The extension of the financial promotions regime in this manner means that there will be a mismatch between the requirement for authorisation (which applies for regulated activities, such as advising on investments in securities, for example, but will not apply to any cryptoasset activities), and the requirement for financial promotions to be approved. Considering this along with the changes to the financial promotions regime, cryptoasset businesses may encounter difficulties in finding an authorised firm willing and able to approve its promotions which fall inside of the regime. This is likely to limit the ability of cryptoasset firms to make promotions to retail investors (who generally will not fall into an exempt category of recipients).
There is a legislative process to go through for amendments to the financial promotion regime to be made, and alongside that, the FCA will develop rules and guidance for firms. Once the regime is confirmed, businesses which promote cryptoassets and services involving cryptoassets will need to assess whether their activities are caught by the regime, and if so, make arrangements for promotions to be approved, although we are expecting that there will be a transition period of "approximately six months" for compliance.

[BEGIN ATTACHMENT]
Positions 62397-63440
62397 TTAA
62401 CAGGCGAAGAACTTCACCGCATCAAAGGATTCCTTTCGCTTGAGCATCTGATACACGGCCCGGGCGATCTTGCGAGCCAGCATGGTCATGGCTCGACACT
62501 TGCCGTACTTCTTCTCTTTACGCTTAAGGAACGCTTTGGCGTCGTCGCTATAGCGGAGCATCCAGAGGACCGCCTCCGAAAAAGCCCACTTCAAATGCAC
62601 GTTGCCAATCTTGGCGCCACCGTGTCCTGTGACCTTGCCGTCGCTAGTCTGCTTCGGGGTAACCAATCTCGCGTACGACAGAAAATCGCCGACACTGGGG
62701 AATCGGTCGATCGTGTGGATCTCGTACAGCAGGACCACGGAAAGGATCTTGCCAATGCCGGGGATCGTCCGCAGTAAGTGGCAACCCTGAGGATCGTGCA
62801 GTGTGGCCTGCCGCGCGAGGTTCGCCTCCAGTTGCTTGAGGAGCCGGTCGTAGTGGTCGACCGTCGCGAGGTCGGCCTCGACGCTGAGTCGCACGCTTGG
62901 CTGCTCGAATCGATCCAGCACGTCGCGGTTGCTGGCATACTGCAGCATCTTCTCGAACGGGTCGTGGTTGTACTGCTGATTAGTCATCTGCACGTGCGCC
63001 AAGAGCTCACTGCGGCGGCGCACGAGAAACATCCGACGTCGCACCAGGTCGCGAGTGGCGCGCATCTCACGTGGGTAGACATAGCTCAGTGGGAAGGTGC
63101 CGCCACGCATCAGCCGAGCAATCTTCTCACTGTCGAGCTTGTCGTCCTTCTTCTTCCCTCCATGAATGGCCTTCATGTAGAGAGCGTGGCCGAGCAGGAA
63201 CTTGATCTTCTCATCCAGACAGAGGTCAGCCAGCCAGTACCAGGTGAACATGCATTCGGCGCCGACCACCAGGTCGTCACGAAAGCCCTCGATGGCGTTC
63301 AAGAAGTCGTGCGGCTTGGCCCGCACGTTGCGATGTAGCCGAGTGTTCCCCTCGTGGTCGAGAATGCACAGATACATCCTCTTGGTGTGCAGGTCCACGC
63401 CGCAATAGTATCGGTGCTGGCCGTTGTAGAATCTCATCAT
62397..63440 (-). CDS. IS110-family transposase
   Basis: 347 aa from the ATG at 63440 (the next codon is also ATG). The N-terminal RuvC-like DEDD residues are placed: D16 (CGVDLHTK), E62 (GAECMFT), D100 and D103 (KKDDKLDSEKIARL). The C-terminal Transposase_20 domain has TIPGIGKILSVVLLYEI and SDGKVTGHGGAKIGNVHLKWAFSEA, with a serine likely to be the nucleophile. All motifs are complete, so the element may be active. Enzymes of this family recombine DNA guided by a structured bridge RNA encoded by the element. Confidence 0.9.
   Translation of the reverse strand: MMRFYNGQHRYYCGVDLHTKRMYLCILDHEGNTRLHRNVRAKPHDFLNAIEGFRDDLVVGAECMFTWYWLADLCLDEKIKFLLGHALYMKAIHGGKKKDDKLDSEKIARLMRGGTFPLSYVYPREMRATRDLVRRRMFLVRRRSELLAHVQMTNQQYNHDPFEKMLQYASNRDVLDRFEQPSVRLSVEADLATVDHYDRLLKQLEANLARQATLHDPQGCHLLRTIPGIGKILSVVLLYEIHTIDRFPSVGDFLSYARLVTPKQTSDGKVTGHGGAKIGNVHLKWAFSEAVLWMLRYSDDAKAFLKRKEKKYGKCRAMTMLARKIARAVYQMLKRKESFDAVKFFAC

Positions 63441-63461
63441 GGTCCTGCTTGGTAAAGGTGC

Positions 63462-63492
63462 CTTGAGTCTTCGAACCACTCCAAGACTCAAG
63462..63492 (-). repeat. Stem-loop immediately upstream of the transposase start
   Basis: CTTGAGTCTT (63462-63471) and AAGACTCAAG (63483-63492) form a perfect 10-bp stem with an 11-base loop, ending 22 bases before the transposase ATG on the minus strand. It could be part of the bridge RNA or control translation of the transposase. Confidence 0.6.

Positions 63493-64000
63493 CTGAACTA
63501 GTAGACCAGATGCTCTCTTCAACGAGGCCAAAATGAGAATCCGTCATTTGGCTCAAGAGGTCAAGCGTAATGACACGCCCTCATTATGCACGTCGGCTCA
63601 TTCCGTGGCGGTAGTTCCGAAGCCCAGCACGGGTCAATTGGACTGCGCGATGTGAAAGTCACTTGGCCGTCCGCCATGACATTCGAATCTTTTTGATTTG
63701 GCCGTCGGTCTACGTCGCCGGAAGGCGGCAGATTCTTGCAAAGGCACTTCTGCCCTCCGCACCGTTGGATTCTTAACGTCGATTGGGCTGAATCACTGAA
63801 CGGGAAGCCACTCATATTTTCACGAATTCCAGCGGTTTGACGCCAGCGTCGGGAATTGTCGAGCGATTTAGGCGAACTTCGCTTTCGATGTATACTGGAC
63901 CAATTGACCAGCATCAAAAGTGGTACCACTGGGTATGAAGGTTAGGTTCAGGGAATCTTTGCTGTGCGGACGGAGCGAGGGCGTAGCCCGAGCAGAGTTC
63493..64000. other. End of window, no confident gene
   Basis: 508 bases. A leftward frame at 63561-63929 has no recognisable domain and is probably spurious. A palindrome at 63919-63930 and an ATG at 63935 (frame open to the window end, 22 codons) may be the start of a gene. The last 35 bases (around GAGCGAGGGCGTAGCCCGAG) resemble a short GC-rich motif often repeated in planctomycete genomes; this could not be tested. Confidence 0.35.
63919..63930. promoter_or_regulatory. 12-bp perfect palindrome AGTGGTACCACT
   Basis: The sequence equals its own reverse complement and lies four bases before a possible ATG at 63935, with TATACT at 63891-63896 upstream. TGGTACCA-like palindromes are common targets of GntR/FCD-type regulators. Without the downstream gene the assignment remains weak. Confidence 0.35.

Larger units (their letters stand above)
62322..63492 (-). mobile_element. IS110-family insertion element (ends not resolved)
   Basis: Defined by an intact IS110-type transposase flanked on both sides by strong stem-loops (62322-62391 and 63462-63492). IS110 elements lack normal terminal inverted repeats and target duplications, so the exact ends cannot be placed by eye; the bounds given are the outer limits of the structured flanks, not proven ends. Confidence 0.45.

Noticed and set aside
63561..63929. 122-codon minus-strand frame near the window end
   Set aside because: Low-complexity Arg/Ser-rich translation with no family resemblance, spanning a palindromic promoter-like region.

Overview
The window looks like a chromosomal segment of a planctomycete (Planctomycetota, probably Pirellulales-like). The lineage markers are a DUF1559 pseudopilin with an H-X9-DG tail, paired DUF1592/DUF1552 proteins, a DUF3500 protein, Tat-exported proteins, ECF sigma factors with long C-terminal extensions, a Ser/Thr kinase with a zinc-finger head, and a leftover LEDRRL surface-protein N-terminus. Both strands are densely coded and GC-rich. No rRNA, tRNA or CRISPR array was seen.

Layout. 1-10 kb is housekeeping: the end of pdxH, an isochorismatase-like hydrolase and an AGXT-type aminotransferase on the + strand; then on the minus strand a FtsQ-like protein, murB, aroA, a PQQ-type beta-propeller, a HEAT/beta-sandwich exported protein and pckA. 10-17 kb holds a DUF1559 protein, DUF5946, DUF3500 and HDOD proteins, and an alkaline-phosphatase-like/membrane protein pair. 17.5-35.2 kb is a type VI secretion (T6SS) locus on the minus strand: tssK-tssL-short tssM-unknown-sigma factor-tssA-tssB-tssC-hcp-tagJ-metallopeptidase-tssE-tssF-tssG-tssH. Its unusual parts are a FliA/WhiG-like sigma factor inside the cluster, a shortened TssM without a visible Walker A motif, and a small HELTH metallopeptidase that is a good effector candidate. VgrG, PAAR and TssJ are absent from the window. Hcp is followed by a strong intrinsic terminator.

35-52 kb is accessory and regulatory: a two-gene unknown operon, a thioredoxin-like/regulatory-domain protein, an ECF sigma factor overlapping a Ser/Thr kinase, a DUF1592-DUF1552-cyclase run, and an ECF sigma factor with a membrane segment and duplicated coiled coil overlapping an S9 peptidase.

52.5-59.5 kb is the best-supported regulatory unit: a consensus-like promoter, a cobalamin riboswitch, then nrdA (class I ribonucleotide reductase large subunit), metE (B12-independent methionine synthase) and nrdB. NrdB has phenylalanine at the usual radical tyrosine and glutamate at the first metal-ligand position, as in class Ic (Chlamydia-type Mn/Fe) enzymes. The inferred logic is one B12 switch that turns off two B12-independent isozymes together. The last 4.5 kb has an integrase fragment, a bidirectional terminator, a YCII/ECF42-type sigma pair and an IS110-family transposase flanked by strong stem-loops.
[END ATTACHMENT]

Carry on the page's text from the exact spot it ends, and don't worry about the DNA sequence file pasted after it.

In the meantime, businesses should bear in mind the recent guidance and decisions from the Advertising Standards Authority on the marketing of cryptoassets (see here for more on this).
Ed Hadcock looks at the consumer rights which apply to the sale of NFTs to UK consumers.
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Clare Reynolds looks at the benefits NFTs can bring to real-world assets, particularly if legal issues can be resolved.
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Our international team looks at how brands can protect and exploit their IP rights in NFTs.
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Debbie Heywood looks at the latest ASA advice and enforcement action on advertising cryptoassets.
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Calum Parfitt looks at the disruptive growth of P2E gaming.